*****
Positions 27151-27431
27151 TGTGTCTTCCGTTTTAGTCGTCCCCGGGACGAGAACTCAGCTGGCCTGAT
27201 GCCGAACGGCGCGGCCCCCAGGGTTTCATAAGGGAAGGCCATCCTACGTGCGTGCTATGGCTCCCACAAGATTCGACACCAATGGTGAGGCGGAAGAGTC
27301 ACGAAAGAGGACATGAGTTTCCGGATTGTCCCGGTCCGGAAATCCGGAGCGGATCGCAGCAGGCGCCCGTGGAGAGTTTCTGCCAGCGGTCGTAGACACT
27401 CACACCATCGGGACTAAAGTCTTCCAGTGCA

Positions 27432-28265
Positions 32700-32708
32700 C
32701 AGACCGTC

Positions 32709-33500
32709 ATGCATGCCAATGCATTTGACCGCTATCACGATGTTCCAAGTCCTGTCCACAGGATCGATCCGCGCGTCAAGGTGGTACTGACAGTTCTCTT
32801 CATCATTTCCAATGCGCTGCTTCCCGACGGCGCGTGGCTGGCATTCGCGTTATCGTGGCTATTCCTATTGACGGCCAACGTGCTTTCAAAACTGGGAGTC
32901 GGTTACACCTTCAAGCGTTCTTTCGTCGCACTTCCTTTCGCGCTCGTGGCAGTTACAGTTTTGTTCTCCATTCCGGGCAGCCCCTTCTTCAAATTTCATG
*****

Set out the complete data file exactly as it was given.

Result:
Positions 27151-27431
27151 TGTGTCTTCCGTTTTAGTCGTCCCCGGGACGAGAACTCAGCTGGCCTGAT
27201 GCCGAACGGCGCGGCCCCCAGGGTTTCATAAGGGAAGGCCATCCTACGTGCGTGCTATGGCTCCCACAAGATTCGACACCAATGGTGAGGCGGAAGAGTC
27301 ACGAAAGAGGACATGAGTTTCCGGATTGTCCCGGTCCGGAAATCCGGAGCGGATCGCAGCAGGCGCCCGTGGAGAGTTTCTGCCAGCGGTCGTAGACACT
27401 CACACCATCGGGACTAAAGTCTTCCAGTGCA

Positions 27432-28265
Positions 32700-32708
32700 C
32701 AGACCGTC

Positions 32709-33500
32709 ATGCATGCCAATGCATTTGACCGCTATCACGATGTTCCAAGTCCTGTCCACAGGATCGATCCGCGCGTCAAGGTGGTACTGACAGTTCTCTT
32801 CATCATTTCCAATGCGCTGCTTCCCGACGGCGCGTGGCTGGCATTCGCGTTATCGTGGCTATTCCTATTGACGGCCAACGTGCTTTCAAAACTGGGAGTC
32901 GGTTACACCTTCAAGCGTTCTTTCGTCGCACTTCCTTTCGCGCTCGTGGCAGTTACAGTTTTGTTCTCCATTCCGGGCAGCCCCTTCTTCAAATTTCATG